ISSN 2398-2993      



Vetstream Ltd

Paul Wood


  • Endotoxemia is the name commonly given to a state of systemic inflammation, particularly associated with gram-negative bacteria, but a systemic inflammatory response syndrome (SIRS) can occur secondary to a great number of bacterial, viral and parasitic conditions.
  • Cause: endotoxin - a structural part of the bacteria's outer cell membrane which is released upon lysis of the cell membrane or during rapid cell growth periods.
  • Gram-negative bacteria, or endotoxins, within the systemic circulation may result in endotoxemia alongside the initial pathologies that have allowed access to the bloodstream.
  • Signs: endotoxin is a potent inflammatory stimulant which initiates inflammatory cascades → major alterations in homeostatic mechanisms and severe clinical signs.
  • Diagnosis: clinical signs, hematology, biochemistry, bacteriology - if suspect bacteremia.
  • Treatment: difficult; aimed at eliminating the source of gram-negative sepsis, binding endotoxin after its release but before inflammatory response is initiated, supportive patient care, moderation of host's inflammatory response.
  • Prognosis: guarded.



  • Liposaccharide liberated from gram-negative bacteria upon rapid multiplication or bacteriolysis.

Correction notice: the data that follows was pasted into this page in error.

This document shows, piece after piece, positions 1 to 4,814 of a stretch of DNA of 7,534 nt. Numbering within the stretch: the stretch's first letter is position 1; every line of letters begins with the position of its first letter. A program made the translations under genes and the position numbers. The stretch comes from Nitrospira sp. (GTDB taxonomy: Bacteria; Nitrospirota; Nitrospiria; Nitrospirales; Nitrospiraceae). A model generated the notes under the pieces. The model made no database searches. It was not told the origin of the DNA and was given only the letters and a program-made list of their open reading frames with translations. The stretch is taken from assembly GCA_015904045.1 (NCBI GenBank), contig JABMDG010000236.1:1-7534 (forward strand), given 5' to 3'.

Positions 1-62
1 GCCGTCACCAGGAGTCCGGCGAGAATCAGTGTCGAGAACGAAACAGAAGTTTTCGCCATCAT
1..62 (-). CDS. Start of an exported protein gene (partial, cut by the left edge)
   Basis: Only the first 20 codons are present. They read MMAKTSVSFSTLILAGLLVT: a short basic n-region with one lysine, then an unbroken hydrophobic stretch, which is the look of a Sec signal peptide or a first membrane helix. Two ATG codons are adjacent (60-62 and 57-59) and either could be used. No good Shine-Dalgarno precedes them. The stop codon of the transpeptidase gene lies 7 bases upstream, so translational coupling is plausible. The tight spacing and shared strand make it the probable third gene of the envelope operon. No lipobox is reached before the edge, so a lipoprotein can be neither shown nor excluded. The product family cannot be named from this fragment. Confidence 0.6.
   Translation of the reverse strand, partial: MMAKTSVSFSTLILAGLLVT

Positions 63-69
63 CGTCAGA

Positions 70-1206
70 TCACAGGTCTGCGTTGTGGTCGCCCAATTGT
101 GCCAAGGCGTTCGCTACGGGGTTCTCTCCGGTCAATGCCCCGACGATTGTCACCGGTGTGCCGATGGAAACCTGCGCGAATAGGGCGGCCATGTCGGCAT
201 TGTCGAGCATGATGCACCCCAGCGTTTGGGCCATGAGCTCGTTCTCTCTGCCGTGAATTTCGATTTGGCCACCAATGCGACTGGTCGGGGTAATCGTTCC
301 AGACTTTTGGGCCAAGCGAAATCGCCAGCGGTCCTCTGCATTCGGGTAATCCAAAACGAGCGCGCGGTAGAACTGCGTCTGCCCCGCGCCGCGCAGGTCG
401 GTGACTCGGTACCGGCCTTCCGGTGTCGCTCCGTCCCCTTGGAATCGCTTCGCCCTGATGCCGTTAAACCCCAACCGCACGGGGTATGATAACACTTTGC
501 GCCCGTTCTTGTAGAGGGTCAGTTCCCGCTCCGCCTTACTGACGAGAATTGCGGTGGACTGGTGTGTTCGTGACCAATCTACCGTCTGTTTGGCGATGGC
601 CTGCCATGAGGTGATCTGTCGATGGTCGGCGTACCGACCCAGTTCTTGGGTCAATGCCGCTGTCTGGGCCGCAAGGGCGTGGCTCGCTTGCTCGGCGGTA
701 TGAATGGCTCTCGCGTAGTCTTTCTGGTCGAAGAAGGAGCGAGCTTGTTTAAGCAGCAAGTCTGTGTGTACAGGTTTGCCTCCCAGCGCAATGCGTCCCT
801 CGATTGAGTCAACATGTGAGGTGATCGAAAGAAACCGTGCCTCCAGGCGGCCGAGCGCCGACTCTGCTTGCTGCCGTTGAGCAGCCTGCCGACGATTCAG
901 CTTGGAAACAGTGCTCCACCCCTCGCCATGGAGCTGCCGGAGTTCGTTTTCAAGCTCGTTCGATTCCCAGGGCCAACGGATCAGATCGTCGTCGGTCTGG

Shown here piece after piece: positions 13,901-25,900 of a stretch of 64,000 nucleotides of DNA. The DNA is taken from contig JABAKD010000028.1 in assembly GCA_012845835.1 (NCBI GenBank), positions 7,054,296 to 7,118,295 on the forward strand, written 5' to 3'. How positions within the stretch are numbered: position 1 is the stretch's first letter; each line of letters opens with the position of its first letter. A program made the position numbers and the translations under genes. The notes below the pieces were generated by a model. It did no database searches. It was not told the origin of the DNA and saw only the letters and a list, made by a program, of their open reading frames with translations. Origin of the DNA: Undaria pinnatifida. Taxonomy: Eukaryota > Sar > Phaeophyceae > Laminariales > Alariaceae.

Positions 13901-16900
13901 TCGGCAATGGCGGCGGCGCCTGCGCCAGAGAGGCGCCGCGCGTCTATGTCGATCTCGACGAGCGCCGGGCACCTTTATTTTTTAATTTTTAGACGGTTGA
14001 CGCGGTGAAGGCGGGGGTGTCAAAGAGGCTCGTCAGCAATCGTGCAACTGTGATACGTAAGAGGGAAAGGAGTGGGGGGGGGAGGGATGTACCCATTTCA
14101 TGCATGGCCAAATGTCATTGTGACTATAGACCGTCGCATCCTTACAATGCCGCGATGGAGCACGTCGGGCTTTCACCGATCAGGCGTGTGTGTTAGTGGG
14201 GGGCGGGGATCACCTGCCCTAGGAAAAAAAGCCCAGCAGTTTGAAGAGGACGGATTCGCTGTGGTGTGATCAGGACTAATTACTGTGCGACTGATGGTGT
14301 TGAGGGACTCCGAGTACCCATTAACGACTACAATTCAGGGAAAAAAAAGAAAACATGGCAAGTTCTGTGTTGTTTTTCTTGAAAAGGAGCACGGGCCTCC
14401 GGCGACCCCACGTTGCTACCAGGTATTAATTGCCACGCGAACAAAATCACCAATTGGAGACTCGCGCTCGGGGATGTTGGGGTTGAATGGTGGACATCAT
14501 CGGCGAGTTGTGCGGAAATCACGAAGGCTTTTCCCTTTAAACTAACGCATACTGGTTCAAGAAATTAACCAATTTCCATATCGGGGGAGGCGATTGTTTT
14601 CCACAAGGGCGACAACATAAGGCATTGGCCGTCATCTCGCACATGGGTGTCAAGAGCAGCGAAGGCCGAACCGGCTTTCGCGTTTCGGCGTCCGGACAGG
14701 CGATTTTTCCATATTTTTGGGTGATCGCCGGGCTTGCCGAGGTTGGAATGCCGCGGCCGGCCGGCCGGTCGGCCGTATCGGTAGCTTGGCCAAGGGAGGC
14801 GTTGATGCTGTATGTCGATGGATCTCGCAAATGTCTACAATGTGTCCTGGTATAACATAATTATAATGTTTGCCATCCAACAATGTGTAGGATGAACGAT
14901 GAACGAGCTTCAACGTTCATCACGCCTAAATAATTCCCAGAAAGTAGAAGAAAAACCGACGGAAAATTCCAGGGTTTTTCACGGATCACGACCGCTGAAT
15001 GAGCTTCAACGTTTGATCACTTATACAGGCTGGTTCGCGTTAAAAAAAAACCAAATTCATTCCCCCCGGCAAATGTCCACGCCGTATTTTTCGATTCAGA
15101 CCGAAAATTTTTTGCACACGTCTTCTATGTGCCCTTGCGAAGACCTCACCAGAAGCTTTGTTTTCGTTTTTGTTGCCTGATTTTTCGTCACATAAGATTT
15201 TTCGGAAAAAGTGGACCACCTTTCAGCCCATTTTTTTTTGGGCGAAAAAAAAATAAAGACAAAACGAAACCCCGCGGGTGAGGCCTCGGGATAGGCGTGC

• Endotoxin is a structural component of the outer cell membrane of gram-negative bacteria.
  • Essentially a lipopolysaccharide combined with cell wall capsular polysaccharide and proteins.
  • The outer part of the endotoxin 'O-antigen' or 'O-specific' repeating polysaccharide region is very variable between bacterial species and is the antigenic stimulus for antibody production and serospecificity.
  • The remaining two components of the endotoxin are very similar among bacterial species and have been used as antigens in vaccine development:
    • The central or core oligosaccharide region.
    • The innermost lipid A region which is responsible for most of the toxic effects.
  • The endotoxin is a potent inflammatory stimulant capable of direct and indirect induction of multiple host inflammatory and immunological processes.
  • The main source of endotoxin is the gut as there are a high number of resident gram-negative organisms.